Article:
The human piece of the human antagonist is very important, Markowitz said, recalling words of advice from literary agent Cecilia Lyra on the matter.

“She says you cannot substitute a social barrier,” he explained. “For instance, you can’t substitute a human antagonist for the glass ceiling or prejudice. It doesn’t work. It doesn’t keep the reader’s interest. It’s got to be a person.”

Tighten the timeline

The final principle is the concept of condensing the timeline. When translating real life events into great fiction, the time frame of events should be kept tight, Markowitz said.

In reality, personal journeys are usually gradual. But these slow changes do not translate well into fiction. Instead, if a writer squishes the timeline, moving key events closer together, a more dramatic story is created, he said. 

Markowitz’s journey, from the doubts he had as he practiced law to leaving his work and eventually succeeding as a children’s musician, took around 10 years. But the entirety of the book takes place over the course of only one year. This cuts out any unnecessary time and creates a tighter story overall.

After the extensive explanation Markowitz gave of these four insights, he opened up about a final important factor that is, in his opinion, needed for great storytelling.

Markowitz said the four insights are “not quite enough to create compelling fiction. The key ingredient that I think needs to be there is an impactful relationship that pervades the story.”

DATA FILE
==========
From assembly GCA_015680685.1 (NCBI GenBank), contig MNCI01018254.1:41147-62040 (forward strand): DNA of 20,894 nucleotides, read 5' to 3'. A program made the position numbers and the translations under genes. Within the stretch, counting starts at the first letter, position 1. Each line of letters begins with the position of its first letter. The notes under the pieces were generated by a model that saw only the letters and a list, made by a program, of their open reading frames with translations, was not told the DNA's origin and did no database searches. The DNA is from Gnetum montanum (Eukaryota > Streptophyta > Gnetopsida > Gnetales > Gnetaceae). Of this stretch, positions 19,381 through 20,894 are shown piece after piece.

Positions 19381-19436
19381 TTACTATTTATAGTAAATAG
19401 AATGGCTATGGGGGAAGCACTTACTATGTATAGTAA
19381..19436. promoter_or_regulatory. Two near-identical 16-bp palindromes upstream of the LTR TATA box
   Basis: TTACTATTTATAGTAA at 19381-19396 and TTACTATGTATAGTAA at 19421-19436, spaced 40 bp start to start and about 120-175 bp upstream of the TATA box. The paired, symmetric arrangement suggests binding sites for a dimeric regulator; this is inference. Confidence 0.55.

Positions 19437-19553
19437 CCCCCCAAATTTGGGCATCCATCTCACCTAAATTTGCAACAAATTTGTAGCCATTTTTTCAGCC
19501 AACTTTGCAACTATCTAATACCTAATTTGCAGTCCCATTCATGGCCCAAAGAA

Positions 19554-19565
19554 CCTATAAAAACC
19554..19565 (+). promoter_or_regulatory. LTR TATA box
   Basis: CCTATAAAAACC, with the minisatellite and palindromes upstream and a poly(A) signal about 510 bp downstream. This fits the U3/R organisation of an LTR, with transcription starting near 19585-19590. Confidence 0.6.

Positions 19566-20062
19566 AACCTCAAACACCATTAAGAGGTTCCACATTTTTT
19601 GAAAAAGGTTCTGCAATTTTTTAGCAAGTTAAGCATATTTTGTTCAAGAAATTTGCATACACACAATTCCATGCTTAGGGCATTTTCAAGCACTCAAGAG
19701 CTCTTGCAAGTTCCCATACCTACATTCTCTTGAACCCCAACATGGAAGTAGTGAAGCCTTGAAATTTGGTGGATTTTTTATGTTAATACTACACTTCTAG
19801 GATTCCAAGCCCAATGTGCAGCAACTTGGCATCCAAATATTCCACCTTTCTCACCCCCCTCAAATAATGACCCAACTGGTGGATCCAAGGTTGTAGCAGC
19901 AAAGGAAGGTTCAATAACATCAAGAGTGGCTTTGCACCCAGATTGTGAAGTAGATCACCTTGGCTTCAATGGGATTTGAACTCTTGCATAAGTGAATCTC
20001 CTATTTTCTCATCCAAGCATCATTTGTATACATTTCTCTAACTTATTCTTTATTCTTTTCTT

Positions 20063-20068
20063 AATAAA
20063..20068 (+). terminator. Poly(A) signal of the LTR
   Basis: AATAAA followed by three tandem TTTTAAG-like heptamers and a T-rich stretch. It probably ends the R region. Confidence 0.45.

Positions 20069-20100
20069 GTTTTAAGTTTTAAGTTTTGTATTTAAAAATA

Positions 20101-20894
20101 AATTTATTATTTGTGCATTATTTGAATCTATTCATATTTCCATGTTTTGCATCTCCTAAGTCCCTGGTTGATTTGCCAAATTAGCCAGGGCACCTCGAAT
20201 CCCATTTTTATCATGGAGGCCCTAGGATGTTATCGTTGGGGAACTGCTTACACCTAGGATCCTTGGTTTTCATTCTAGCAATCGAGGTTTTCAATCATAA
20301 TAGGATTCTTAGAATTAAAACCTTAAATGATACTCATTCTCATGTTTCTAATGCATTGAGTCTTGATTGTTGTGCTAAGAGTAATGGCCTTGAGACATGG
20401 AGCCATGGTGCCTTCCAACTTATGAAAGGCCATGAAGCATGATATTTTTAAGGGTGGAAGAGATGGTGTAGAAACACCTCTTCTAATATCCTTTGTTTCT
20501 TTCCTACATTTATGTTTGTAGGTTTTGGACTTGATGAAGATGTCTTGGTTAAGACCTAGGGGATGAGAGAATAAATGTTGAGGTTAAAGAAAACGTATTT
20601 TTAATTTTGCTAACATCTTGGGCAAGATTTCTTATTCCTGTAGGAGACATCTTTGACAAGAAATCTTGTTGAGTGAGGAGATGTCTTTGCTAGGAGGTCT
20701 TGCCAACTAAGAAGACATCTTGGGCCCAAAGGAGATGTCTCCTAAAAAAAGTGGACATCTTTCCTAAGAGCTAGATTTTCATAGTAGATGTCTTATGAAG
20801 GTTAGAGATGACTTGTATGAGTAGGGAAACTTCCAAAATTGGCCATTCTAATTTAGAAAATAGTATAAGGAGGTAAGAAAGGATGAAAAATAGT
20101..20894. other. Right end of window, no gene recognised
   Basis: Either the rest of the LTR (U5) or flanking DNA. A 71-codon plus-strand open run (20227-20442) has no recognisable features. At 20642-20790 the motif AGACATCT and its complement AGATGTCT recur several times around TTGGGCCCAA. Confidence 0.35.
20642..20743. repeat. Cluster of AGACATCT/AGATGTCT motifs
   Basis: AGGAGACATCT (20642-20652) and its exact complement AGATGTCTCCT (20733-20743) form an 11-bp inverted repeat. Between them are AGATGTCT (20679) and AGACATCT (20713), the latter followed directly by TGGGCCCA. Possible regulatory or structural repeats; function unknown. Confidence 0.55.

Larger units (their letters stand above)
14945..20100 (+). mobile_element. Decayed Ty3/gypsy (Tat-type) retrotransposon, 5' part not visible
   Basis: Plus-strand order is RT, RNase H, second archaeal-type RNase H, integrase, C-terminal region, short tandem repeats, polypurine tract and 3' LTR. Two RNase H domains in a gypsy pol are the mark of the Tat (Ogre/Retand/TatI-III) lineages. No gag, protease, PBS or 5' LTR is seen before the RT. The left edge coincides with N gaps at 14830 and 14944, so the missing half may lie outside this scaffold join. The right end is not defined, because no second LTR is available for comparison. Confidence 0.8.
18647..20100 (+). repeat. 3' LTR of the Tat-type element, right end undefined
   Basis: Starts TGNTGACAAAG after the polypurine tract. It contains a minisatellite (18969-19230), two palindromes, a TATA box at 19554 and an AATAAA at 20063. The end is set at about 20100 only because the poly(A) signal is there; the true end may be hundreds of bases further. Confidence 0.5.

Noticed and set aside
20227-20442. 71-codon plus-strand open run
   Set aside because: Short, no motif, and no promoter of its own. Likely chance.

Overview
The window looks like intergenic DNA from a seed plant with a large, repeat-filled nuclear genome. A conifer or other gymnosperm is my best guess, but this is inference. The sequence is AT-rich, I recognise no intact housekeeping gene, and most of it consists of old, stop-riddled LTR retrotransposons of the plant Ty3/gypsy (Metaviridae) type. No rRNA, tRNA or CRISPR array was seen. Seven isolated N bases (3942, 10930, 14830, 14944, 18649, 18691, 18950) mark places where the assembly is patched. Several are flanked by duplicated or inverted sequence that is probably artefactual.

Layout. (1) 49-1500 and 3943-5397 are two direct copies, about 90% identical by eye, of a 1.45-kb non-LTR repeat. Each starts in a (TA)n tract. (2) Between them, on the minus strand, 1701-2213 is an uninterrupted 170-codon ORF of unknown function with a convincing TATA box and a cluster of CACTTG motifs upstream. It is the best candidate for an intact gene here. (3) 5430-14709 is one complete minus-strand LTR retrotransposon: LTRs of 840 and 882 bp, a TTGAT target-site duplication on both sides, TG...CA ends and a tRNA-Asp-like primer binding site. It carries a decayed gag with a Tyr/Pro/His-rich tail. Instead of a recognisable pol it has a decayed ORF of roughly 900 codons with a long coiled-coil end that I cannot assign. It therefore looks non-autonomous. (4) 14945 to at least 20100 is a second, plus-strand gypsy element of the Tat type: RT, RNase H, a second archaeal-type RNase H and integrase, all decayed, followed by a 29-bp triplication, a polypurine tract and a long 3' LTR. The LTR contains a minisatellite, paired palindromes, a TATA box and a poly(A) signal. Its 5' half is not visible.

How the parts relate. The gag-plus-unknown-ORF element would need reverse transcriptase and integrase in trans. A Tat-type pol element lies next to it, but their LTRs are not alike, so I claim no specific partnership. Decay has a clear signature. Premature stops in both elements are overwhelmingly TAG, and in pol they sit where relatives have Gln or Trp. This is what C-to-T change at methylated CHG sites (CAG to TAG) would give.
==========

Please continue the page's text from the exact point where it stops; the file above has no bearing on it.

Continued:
By impactful, Markowitz meant the relationship needs to promote growth in both of the characters. Similarly to the human antagonist, the relationship should inspire the main character and push them to grow. And the relationship should ideally work both ways. Both characters should instigate personal change in each other.

“It doesn’t have to be a romantic relationship,” Markowitz clarified. “It absolutely can be a mentor relationship or a non-romantic relationship. I think as long as the people are deeply affecting each other’s lives.”

“Clown Shoes” was published last month, on June 20. Even after the heavy alterations required to take a part of his life and turn it into an engaging piece of fiction, Markowitz said he can still see a large part of his own journey within “Clown Shoes”.

Markowitz said, “the story is heavily fictionalized, but the core of it, the emotions, and the theme come from my life.”

Clown Shoes is available for purchase on Amazon.